Tuesday, 14 March 2023

Oil - a fossil fuel or a mineral?

This is in the nature of a question.

Wandering around the interweb I have found quite a bit of debate as to whether crude oil is actually, or entirely, a fossil fuel.  There is some speculation that oil is - possibly in part - a mineral created abiotically at depths where heat from the mantle and pressure synthesizes carbon and other elements into crude oil.

One of the arguments is that crude has been recovered at depths below the lowest fossil depths.  The latter being about 2,600 meters down.  Whereas crude oil has been recovered from depths way below that.  maybe 8,000 to 10,000 meters down.  I do acknowledge that one cannot simply take the length of a bore as a guide to depth because of the horizontal drilling that oil exploration is capable of (Deepwater Horizon was doing that - apparently).

Anyway, has anyone else any thoughts or evidence or whatever?


Bayard said...

I don't think that crude oil has any plant origin at all. I think that the idea that it does arises from a misunderstanding of the meaning of the word "fossil".

pete said...

Hi, here's William Engdahl's take.. starts at 13 mins and he goes on to give his thoughts on fracking (his book 'Myths Lies and Oil Wars')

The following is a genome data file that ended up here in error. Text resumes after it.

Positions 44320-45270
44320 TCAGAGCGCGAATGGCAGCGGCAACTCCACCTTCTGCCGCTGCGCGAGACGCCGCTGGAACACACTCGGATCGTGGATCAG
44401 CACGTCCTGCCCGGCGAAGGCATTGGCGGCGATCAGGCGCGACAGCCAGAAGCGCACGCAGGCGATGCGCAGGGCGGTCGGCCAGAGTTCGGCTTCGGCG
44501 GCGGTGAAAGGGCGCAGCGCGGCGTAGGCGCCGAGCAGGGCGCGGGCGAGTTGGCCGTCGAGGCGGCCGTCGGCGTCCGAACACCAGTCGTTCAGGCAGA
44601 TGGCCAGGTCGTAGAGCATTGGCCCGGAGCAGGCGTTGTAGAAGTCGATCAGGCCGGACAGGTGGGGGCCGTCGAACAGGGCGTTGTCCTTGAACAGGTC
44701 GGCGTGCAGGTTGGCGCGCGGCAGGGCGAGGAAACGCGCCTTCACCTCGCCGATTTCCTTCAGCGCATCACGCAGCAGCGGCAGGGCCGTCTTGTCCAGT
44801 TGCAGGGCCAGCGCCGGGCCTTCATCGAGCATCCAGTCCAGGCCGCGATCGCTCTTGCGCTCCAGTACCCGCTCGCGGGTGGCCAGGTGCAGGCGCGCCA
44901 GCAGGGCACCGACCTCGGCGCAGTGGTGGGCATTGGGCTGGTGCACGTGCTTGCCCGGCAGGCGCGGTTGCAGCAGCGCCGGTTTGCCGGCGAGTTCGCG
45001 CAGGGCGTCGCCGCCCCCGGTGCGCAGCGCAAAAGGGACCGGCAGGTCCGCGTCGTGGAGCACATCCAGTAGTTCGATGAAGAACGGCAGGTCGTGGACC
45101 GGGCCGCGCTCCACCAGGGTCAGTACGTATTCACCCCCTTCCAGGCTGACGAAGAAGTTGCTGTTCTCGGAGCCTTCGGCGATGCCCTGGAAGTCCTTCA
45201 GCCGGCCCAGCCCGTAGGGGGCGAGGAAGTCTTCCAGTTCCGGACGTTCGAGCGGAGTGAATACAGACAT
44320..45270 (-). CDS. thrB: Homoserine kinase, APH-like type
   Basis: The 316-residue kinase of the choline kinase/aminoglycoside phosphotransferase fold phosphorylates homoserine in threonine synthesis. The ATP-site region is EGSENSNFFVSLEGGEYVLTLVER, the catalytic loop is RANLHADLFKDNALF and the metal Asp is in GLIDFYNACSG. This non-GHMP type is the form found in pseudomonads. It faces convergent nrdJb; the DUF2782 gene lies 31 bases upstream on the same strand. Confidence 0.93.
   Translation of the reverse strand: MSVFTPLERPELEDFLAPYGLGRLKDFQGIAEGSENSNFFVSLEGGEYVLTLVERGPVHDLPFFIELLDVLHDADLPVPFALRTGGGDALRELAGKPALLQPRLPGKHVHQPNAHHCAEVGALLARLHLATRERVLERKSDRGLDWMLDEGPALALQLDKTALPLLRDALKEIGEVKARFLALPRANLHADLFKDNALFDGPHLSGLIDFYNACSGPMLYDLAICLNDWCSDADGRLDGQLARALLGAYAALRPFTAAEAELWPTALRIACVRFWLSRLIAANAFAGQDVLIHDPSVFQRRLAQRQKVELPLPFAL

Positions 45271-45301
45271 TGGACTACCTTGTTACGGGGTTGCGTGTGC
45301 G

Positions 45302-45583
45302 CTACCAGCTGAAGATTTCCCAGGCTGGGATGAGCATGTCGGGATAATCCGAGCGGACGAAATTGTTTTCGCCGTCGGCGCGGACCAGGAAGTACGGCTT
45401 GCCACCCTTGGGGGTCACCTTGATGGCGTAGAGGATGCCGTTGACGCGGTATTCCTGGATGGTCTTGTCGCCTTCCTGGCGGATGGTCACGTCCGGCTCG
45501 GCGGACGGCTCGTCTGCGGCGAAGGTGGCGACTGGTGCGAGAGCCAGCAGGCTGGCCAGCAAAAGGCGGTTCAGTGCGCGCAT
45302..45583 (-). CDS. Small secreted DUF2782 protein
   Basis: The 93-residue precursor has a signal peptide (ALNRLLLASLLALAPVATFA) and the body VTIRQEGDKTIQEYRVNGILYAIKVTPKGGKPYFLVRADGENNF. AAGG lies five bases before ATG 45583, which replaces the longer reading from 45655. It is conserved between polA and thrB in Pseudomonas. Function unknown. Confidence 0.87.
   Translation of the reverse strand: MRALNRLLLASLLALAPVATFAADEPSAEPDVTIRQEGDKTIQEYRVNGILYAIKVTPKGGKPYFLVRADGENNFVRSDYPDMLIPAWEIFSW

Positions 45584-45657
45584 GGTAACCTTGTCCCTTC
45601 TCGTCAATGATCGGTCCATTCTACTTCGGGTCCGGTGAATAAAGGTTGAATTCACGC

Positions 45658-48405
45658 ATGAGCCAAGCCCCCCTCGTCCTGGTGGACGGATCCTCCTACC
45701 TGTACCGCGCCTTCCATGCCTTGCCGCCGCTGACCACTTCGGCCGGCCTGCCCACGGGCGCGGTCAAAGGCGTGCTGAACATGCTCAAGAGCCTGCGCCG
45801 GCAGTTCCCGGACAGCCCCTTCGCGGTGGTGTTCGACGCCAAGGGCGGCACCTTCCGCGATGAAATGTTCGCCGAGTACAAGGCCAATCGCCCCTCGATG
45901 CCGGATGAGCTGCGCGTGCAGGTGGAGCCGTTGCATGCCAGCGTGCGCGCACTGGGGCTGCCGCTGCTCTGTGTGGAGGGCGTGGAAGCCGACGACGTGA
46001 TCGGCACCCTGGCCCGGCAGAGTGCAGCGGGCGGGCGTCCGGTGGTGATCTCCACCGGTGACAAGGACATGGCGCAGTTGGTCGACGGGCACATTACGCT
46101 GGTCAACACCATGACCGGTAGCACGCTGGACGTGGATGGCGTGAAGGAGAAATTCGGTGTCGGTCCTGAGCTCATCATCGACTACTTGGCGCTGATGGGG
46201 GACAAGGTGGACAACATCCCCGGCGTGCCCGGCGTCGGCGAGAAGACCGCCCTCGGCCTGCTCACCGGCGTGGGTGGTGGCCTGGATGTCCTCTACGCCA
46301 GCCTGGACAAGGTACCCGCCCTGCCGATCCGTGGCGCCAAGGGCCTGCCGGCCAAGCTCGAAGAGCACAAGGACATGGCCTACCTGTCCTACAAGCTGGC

..this guy gives some more in depth - 'Oil is Not a Fossil Fuel! The Real Science of Abiotic Oil and Serpentinization'


I guess you've seen the Fletcher Prouty clip where he says that in the late 1800s it was decided to call it 'fossil' ie - finite - scarce - dependence - control ..it's all a bit late now a 100 years later

Doonhamer said...

There used to be thriving jungles on the surfaces of the gas giant planets and their moons.

Bayard said...

"it was decided to call it 'fossil' ie - finite - scarce - dependence - control ..it's all a bit late now a 100 years later"

"fossil" means "dug up", from the Latin fossilis "dug up," from fossus, past participle of fodere "to dig," Fossil fuel was so called to distinguish it from fuel like charcoal, which didn't come from the ground. The meaning of "preserved plant" came later.

Bayard said...

Mr Gold's your man: https://www.pnas.org/doi/10.1073/pnas.1701266114